6/16/2007 1:59pm, #21Originally Posted by Askari
To the Original Posting, thank you very much. If what you say is true (and I say that as I reserve judgment on everything I read of late) the difficulty it must have presented to tell this story must have been quite substantial. A number of people who experience 'grooming' behavior either dismiss it out of disbelief or bury it out of shame. I would also agree that both the story of the drink and the bum story carry overtones that are insidious in nature.
I suspect this may not be the 'boom' we were told to prepare for but a 'boom' nonetheless....
6/16/2007 2:42pm, #22
- Join Date
- Mar 2006
Regarding the BumFight stories: The old Catherine St location for FSD was in the downtown core of Ottawa and if I recall not far (walking distance) from the Salvation Army on Gladstone/Bank st. The Isabella St location was also in same area. I'm sure a bum wandered into Patenaude's school on more than one occasion.
Something Ghyslain did in his post was to recall the pre-FSD days of Patenaude's Kung-Fu. When I first heard of Patenaude's in 1990 by a friend who went there for a while it sounded like what Ghyslain described as opposed to the FSD era of seminars, NLP, belt-testing fees etc. I mention this as it points to the authenticity of Ghyslain's story. Someone who simply followed the FSD theads on Bullshido would not know about the pre-1994 days.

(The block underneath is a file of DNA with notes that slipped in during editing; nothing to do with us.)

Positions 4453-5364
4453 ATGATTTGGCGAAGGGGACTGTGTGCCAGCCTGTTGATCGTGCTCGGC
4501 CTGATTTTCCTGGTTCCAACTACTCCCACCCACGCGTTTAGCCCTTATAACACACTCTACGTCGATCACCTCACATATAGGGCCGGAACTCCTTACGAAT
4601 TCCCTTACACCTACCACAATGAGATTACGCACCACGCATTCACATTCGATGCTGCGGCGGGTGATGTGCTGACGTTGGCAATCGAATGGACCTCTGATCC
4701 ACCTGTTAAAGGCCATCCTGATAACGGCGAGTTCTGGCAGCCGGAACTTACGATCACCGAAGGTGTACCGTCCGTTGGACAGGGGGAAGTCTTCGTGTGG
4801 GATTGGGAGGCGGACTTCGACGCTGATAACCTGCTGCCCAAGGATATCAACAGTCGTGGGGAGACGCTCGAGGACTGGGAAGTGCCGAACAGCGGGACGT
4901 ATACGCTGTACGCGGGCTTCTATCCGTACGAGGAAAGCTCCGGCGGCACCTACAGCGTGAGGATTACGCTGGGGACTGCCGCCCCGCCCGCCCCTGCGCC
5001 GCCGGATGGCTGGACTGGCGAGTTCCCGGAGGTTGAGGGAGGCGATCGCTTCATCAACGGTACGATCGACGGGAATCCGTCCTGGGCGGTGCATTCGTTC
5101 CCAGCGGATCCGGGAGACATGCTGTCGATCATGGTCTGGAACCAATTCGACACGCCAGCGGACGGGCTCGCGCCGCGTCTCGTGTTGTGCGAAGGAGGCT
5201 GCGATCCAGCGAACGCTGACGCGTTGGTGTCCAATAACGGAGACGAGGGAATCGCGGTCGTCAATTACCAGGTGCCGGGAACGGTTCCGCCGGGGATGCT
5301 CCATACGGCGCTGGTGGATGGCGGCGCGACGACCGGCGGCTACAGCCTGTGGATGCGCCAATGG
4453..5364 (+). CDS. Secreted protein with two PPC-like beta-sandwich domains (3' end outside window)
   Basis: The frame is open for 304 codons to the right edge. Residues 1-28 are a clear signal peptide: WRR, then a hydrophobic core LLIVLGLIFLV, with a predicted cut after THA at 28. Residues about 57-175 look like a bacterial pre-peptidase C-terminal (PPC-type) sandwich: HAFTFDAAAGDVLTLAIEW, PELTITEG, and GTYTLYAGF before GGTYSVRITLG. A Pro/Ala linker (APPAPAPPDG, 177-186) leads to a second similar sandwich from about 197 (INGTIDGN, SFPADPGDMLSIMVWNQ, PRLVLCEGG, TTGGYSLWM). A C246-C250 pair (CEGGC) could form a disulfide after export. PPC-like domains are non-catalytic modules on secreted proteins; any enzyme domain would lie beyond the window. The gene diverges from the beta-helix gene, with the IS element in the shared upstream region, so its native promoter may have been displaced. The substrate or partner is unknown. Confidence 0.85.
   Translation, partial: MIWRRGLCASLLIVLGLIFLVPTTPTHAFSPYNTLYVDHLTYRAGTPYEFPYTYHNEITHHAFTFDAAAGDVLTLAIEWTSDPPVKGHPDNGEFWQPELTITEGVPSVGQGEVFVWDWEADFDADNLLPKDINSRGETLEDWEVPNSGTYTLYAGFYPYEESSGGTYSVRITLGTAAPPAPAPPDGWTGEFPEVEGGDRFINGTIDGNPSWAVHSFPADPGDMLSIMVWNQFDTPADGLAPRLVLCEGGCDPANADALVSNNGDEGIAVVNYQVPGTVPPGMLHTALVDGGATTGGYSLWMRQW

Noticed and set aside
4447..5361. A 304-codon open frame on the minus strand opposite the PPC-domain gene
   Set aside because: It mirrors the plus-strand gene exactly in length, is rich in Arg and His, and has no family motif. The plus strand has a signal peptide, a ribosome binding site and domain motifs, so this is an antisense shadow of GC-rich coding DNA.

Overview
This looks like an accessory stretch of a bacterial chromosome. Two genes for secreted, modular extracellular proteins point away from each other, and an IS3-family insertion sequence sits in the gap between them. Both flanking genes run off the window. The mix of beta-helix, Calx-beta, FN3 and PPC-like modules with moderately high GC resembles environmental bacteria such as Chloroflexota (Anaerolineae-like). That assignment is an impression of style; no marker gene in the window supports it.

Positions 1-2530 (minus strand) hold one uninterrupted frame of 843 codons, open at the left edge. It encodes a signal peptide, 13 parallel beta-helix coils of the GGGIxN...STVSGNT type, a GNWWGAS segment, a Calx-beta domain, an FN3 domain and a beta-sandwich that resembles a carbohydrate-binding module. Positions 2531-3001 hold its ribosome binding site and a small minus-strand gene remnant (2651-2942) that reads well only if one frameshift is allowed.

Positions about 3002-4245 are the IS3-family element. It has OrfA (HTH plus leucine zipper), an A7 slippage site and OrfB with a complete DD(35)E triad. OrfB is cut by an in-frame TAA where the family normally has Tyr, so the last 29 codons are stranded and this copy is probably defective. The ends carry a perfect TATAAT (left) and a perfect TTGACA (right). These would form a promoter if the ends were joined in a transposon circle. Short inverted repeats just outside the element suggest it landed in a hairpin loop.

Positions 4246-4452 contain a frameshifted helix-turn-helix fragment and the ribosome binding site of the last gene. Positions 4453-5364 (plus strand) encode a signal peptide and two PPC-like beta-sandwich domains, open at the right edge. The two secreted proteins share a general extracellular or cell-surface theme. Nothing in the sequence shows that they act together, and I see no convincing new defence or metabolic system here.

6/16/2007 7:47pm, #23
- Join Date
- May 2007
man that had to be one of the most fucked up things ive ever heard and i thought my TKD school was bad with there three year contracts and 4000 dollar become an instructor programs
Last edited by Zoso4; 6/16/2007 7:54pm at .
6/16/2007 9:48pm, #24